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Ford Taurus
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Ford Taurus

Jack Telnack, Fritz Mayhew
Ford Taurus

The Ford Taurus and its companion, the Mercury Sable, were designed by Jack Telnack, Fritz Mayhew and the Ford staff. The design changed the failing fortunes of the US auto companies by creating a new “aero” look, which was characterized by softer, rounder, more aerodynamic forms than previous Detroit styles. Some called it the “jelly bean” or “flying potato” because of its rounded look. For years, Detroit had been criticized for the sharp, angular and contorted metal forms that were the residual result of the Harley Earl influence of the 1950s. Car designers were rebelling against the marketing-dominated repetition of previous, angular designs.

Ford Chairman Donald E. Peterson recalled, “I set the design staff free to create cars that tickled their fancy and in came the ‘aero’ look of the 1980s.”

Ford spent $2.9 billion to develop the Taurus. It was a risk because of its advanced styling, and many Ford executives feared the worst. If it had failed, Ford would have had to file for Chapter 11 bankruptcy.

Motor Trend praised the design and called it “the shape of tomorrow.” Popular Mechanics described Tauruses as a “totally new breed of car.”

The public thought so too. It was a huge success. It became a popular family sedan when minivans were still young and SUVs did not yet exist. It sold 263,450 its first year. Within three years, a million had been sold. In 1990, it received IDSA’s “Design of the Decade” award. From 1992 to 1996, it was the best-selling car in the US but faded over the last decade as imports took over as sales leaders.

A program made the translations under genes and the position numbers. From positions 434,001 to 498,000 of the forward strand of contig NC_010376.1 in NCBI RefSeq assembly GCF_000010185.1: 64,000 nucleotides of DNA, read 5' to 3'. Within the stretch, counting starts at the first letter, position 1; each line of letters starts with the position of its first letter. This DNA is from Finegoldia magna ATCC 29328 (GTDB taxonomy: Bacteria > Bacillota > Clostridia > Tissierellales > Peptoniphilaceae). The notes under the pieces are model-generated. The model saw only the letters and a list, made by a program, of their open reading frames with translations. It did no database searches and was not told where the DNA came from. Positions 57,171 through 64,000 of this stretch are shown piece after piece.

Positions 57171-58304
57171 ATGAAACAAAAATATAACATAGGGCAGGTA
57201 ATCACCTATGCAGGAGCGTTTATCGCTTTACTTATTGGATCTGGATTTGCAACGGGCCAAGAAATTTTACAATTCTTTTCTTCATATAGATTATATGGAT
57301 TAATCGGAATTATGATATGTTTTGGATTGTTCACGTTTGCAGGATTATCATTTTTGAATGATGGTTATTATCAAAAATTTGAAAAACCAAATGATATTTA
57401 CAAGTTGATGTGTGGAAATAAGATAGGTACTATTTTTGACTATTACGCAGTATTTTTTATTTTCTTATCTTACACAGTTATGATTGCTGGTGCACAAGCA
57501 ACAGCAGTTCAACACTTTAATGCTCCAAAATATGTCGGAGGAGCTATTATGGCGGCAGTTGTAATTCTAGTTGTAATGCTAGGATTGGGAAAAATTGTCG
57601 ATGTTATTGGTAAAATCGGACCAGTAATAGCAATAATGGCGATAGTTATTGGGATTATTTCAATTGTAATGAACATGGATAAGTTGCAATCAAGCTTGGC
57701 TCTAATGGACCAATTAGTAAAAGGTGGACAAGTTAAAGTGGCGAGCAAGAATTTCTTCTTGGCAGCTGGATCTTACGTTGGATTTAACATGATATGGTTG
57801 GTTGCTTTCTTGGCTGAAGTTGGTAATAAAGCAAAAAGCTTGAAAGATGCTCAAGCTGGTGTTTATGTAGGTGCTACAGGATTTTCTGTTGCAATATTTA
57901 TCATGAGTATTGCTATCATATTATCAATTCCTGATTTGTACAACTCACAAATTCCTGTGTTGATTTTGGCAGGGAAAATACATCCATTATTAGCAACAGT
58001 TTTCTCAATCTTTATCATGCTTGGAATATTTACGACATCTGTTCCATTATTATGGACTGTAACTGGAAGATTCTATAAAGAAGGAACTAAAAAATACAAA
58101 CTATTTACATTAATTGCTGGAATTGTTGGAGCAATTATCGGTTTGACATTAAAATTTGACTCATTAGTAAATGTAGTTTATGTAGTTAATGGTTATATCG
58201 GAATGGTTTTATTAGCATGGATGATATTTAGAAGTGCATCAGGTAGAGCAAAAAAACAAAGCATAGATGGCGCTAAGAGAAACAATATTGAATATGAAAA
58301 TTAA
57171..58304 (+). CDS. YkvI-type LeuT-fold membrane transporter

Telnak, an Art Center graduate of 1958, had worked on the fastback version of the Mustang in the late 1960s, and then with Ford of Europe on the 1977 Fiesta. In 1983, he focused on the design of the 1983 Thunderbird, which introduced softer “aero” forms. Mayhew, a 1963 graduate of Carnegie Mellon, and Telnack were both leaders of the design “Team Taurus.”

The Taurus was on USA Today’s 2007 list of “25 Cars That Made a Difference.” A 1986 Taurus is featured in the Henry Ford Museum’s automotive exhibit. Ford unveiled an all-new 2010 Taurus at the January 2009 Detroit auto show, attempting to recreate its original success, and its original turnaround for the ailing industry.

100 Years of Design consists of excerpts from a book by Carroll M. Gantz, FIDSA, entitled, Design Chronicles: Significant Mass-produced Designs of the 20th Century, published August 2005 by Schiffer Publications, Ltd.